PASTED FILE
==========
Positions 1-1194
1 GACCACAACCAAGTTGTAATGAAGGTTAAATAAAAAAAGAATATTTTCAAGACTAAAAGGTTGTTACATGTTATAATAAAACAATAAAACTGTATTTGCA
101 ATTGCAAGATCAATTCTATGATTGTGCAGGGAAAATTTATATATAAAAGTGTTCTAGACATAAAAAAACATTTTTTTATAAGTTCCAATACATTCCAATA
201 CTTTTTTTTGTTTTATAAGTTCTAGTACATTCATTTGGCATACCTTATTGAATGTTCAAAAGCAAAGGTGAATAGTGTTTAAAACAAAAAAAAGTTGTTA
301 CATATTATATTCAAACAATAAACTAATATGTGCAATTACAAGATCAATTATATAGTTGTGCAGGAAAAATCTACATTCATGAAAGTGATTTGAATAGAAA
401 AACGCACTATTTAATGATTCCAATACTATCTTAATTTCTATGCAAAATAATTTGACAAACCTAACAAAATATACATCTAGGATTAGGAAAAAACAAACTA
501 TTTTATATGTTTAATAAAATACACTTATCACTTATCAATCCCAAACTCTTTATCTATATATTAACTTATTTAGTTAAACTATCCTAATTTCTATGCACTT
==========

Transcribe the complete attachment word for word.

Positions 1-1194
1 GACCACAACCAAGTTGTAATGAAGGTTAAATAAAAAAAGAATATTTTCAAGACTAAAAGGTTGTTACATGTTATAATAAAACAATAAAACTGTATTTGCA
101 ATTGCAAGATCAATTCTATGATTGTGCAGGGAAAATTTATATATAAAAGTGTTCTAGACATAAAAAAACATTTTTTTATAAGTTCCAATACATTCCAATA
201 CTTTTTTTTGTTTTATAAGTTCTAGTACATTCATTTGGCATACCTTATTGAATGTTCAAAAGCAAAGGTGAATAGTGTTTAAAACAAAAAAAAGTTGTTA
301 CATATTATATTCAAACAATAAACTAATATGTGCAATTACAAGATCAATTATATAGTTGTGCAGGAAAAATCTACATTCATGAAAGTGATTTGAATAGAAA
401 AACGCACTATTTAATGATTCCAATACTATCTTAATTTCTATGCAAAATAATTTGACAAACCTAACAAAATATACATCTAGGATTAGGAAAAAACAAACTA
501 TTTTATATGTTTAATAAAATACACTTATCACTTATCAATCCCAAACTCTTTATCTATATATTAACTTATTTAGTTAAACTATCCTAATTTCTATGCACTT